© Anna Redsand All Rights Reserved

ELEVEN REASONS WHY I WROTE TO DRINK FROM THE SILVER CUP

April 5, 2018

Tags: LGBT Christian, Gay Christian


On tour again, it seemed as if this post from April 2016 might be relevant to some readers. The reasons appear in no particular order.


1. I couldn’t help it. My favorite poet Rumi wrote, “There is one thing in this world that you must never forget to do. If you forget everything else and not this, there is nothing to worry about, but if you remember everything else and forget this, then you will have done nothing in your life.” I started trying to write a version of this story when I was nineteen. I kept on trying for nearly fifty years. My inescapable compulsion lends credence to Rumi’s statement.

2. Persistence is central to (more…)

MAGIC ON THE ROAD

March 21, 2018

Tags: book tour, travel, Ohio

Yellow Springs Bike Trail
It isn't magic from a top hat; it's Deep Magic. The magic that happens when you step into the wardrobe and leave Spare Oom. Magic that has happened again and again when I've gone on the road with To Drink from the Silver Cup. I am on the road again.

On Tuesday, March 13, I flew out of Albuquerque, landing in Columbus, Ohio. The magic (more…)

WE NEED GOOD STORIES

February 11, 2018

I have a friend who writes me a letter every Sunday morning. Her letters are full of tales about activities and projects, stimulating thoughts and perceptions, links to interests we share. She practices the art of letter-writing in an era when real letters are almost nonexistent. Yesterday, her letter was much shorter than usual. She told me about her not very good week. And then she asked, "Do you have any good stories for me?"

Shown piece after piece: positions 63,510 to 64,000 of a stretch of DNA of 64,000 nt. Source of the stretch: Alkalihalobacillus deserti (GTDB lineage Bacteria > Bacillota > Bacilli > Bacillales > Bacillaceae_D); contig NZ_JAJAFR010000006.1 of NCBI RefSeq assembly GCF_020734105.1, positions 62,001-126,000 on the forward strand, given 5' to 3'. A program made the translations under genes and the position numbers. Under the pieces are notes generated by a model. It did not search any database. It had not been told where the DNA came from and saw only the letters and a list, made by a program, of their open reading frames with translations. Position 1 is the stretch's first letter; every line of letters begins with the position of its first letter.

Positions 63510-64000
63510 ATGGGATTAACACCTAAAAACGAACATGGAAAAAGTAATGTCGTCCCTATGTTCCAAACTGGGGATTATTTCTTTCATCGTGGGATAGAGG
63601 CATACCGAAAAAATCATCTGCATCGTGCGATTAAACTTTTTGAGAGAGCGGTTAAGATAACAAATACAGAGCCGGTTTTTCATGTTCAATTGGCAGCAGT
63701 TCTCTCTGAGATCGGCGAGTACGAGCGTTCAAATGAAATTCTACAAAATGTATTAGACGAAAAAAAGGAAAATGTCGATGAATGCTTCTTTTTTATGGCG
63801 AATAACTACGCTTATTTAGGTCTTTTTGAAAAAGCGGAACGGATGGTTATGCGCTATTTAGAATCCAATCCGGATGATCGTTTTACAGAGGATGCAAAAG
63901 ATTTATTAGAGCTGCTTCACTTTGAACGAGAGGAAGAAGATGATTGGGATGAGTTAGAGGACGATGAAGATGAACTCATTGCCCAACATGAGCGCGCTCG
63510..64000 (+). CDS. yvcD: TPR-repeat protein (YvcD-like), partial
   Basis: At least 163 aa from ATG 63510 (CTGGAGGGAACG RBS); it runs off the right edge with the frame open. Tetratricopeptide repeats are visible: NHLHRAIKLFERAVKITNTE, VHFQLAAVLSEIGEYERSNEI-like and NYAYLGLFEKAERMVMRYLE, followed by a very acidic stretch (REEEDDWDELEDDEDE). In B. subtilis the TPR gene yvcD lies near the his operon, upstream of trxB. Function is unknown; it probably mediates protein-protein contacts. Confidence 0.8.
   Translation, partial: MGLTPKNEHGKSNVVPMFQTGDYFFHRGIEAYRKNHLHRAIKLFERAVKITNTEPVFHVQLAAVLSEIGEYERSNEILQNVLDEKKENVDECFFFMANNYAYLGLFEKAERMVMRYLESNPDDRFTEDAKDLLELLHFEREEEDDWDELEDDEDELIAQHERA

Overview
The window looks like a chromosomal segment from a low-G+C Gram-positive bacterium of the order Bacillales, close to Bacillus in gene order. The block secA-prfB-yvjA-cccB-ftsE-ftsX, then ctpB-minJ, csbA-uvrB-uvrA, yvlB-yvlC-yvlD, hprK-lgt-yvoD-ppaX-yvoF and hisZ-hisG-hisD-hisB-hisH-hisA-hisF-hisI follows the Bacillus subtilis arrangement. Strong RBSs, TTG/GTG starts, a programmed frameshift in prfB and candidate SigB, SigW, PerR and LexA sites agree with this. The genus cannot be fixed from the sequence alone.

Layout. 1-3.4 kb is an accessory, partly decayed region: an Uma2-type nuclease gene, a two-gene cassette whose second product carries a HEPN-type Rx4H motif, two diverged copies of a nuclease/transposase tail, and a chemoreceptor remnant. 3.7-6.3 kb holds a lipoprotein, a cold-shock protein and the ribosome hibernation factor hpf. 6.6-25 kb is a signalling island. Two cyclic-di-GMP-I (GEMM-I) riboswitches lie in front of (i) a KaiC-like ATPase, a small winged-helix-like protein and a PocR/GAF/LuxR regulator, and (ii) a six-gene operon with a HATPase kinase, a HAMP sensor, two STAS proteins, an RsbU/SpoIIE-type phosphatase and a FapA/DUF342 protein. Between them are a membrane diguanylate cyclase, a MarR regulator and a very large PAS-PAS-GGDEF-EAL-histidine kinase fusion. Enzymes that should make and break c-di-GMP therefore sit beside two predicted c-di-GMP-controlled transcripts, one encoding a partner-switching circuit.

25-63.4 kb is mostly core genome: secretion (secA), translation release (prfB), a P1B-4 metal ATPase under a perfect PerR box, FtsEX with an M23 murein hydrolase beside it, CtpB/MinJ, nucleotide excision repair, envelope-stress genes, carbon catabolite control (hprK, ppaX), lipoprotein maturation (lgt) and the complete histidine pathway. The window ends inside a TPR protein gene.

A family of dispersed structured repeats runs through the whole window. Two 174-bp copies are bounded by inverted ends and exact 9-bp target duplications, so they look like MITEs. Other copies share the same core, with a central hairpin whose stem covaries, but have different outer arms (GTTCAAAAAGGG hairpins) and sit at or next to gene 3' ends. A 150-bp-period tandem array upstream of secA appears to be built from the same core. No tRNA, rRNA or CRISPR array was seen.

At first I said no, that I haven't been coming up with good stories lately. Then I thought, wait a minute; I think I might (more…)

THE STORY BASKET: On Counseling Children

January 22, 2018

Tags: child counseling, school counseling, storytelling narrative therapy

…in the aftermath of violent histories, telling stories and listening to stories are acts of peace. ~ Connie Braun, Silentium



All day long these children and I
trade stories
we weave colors and textures
we write together in journals
we tell what it is all about
we trade love for love
I hold their tears

I am the story basket
and in me the stories change
color and shape and sound
they take on rhythm
drum beats (more…)

THE SHEET

January 15, 2018

Tags: birthing, childbirth, home birth, haircuts, curtains

It was a narrow, mint green rectangle, about the size of a crib sheet with Auckland Hospital Delivery stenciled large and black in one corner. The midwife brought it with her to the house, and my baby slid out onto it like a little otter. The midwife forgot it, and I washed it with the first load of diapers and undershirts. Some of the blood stayed, making furry looking, irregular rings—wide, brown outlines of small continents. Now and then, I used it in my daughter’s crib—clean, just a bit stained. A male nurse lived in our house then. He liked rules and said (more…)

INTEGRATING NATIVE PERSPECTIVES WITH CHRISTIANTY: AN INTERVIEW WITH DARLENE SILVERSMITH